Foreign investors are interested and want to invest in Vietnam education market.
Foreign direct investment (FDI) into education sector from August 2018 – the time when Decree 86/2018/ND-CP takes effect – reached 97 million USD in October 2019, of which M&A activities, in particular buying shares in education sector accounted for 37%.
This figure shows that foreign investors are more interested in a more collaborative strategy to reduce risks in education investment.
Regarding the trend of attracting foreign capital into Vietnam’s education market, FDI into this field will continue to increase, in which the trend of cooperation is a key strategy.
In 2018, the education sector had two important Decrees: Decree 135 and Decree 86. These two decrees have simplified conditions for investment in the education sector for both domestic and foreign investors.
In particular, Decree 135 has simplified the legal and operation requirements, shortened administrative procedures, while Decree 86 has reduced the requirement for personnel and increased the enrollment limit for Vietnamese students.
Overall, education accounts for less than 2% of total FDI into Vietnam. High tax costs, personnel requirements, minimum required capital for foreign investment, besides a complex approval process are some of the significant barriers for foreign investors.
It is still too early to fully assess the impact of Decree 86, but it can be seen that the level of foreign investors’ interest in Vietnam’s education market has increased significantly.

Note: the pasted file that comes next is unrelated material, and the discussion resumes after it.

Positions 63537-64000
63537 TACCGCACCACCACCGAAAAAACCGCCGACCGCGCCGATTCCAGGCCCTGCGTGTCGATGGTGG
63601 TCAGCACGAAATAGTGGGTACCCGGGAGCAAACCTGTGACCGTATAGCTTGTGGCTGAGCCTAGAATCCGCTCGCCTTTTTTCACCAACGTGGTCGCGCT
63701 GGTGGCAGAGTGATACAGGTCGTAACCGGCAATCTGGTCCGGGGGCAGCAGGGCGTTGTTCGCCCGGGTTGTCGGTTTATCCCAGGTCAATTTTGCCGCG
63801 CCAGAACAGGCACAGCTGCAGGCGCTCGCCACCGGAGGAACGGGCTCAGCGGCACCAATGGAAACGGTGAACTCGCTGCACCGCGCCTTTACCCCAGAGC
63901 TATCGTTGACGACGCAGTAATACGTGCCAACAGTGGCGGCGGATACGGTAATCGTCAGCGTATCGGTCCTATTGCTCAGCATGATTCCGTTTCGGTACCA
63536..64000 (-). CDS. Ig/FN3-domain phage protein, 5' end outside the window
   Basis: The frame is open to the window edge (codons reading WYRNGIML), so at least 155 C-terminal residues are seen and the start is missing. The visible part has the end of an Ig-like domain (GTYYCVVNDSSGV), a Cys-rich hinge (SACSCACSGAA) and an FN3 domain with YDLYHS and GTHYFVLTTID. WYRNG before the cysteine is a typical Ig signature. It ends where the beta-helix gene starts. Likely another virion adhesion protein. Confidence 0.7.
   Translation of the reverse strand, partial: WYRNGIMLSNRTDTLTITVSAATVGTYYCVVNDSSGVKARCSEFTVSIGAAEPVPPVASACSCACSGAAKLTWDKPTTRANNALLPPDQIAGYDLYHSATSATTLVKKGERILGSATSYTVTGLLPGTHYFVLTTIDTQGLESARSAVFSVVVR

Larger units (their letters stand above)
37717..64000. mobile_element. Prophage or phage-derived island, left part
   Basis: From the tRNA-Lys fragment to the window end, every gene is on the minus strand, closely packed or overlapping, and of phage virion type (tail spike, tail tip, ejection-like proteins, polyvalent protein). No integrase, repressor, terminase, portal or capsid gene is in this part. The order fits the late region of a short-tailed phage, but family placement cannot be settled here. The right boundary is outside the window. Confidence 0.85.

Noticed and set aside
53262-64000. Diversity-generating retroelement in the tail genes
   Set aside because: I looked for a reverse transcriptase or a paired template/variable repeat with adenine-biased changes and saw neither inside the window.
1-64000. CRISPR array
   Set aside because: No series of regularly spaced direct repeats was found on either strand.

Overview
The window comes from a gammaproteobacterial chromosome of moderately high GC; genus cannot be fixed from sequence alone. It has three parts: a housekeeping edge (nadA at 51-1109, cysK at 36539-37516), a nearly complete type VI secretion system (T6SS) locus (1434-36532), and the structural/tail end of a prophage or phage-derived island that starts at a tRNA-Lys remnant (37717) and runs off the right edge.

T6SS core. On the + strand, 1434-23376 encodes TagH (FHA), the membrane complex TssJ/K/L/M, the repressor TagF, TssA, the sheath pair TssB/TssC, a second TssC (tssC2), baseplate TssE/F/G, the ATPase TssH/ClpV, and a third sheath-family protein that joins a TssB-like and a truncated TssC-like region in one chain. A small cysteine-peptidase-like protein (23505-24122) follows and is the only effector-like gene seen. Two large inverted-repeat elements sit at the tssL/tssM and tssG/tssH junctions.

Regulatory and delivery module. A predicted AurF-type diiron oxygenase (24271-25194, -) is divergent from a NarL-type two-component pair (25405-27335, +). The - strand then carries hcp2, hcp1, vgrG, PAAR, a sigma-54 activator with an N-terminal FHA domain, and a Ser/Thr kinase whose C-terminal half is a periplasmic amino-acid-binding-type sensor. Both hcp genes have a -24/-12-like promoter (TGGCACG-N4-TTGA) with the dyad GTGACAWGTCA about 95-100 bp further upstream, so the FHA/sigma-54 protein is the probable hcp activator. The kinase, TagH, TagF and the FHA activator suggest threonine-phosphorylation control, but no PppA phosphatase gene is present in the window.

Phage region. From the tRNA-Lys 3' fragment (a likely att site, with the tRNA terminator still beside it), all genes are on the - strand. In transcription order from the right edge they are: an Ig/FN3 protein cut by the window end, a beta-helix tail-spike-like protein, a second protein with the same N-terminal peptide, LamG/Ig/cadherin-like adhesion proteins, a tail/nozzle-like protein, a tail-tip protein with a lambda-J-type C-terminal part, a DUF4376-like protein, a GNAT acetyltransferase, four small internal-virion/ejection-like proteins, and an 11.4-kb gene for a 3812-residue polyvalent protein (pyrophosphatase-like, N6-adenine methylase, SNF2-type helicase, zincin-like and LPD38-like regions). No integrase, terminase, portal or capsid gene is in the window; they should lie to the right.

Before the effective date of Decree 86, foreign investors faced many barriers when investing in education, such as limiting the percentage of Vietnamese students: 10% for primary school and 20% for high school level. International schools in Vietnam therefore depend heavily on the enrollment of foreign students.
After this Decree came into effect, international schools took advantage of opportunities and promoted the enrollment of Vietnamese students. This move has certainly affected the attraction of foreign investors considering the attractive opportunities of the international education market in Vietnam.
The number of international schools in Vietnam with affordable tuition is quite limited, but often, schools with small and old campuses and basic facilities will have a modest tuition fee. ExpatFinder’s latest international school fee survey shows that the average annual tuition of international schools in Vietnam is 17,940 USD, ranking 13th in the world and 5th in Asia. Countries with higher fees may include China, Singapore, Hong Kong and Australia. However, there is always a significant source of demand for international schools in Asia, because this is the stepping stone for their children to apply for prestigious universities in the Western countries.
In addition, the recruitment needs of children from foreign experts in Vietnam are also increasing. Vietnam will attract more FDI after the signing of trade agreements and become an ideal alternative destination for multinational companies in the context of the US-China trade war.
The number of foreigners working in Vietnam will increase, bringing with them their families, thereby creating a significant demand for international education, especially in cities that attract a lot of FDI. In 2018, Vietnam had more than 320,000 foreign workers, an average increase of 8% per year since 2008. A survey of HSBC’s foreign workers in 2019 showed that Vietnam rose from the 19th position to 10th on the ranking of countries with “attractive working and living environment” because of low living costs and rising incomes.
Finding the right business partner in Vietnam is also important. We recommend doing research on the reputation of the company and individual shareholders, corporate or individual, gathering publicly available company information, and performing background checks on key personnel to find potential risks in cooperation. Working with a reliable partner can help achieve economic benefits, saving time and money in business.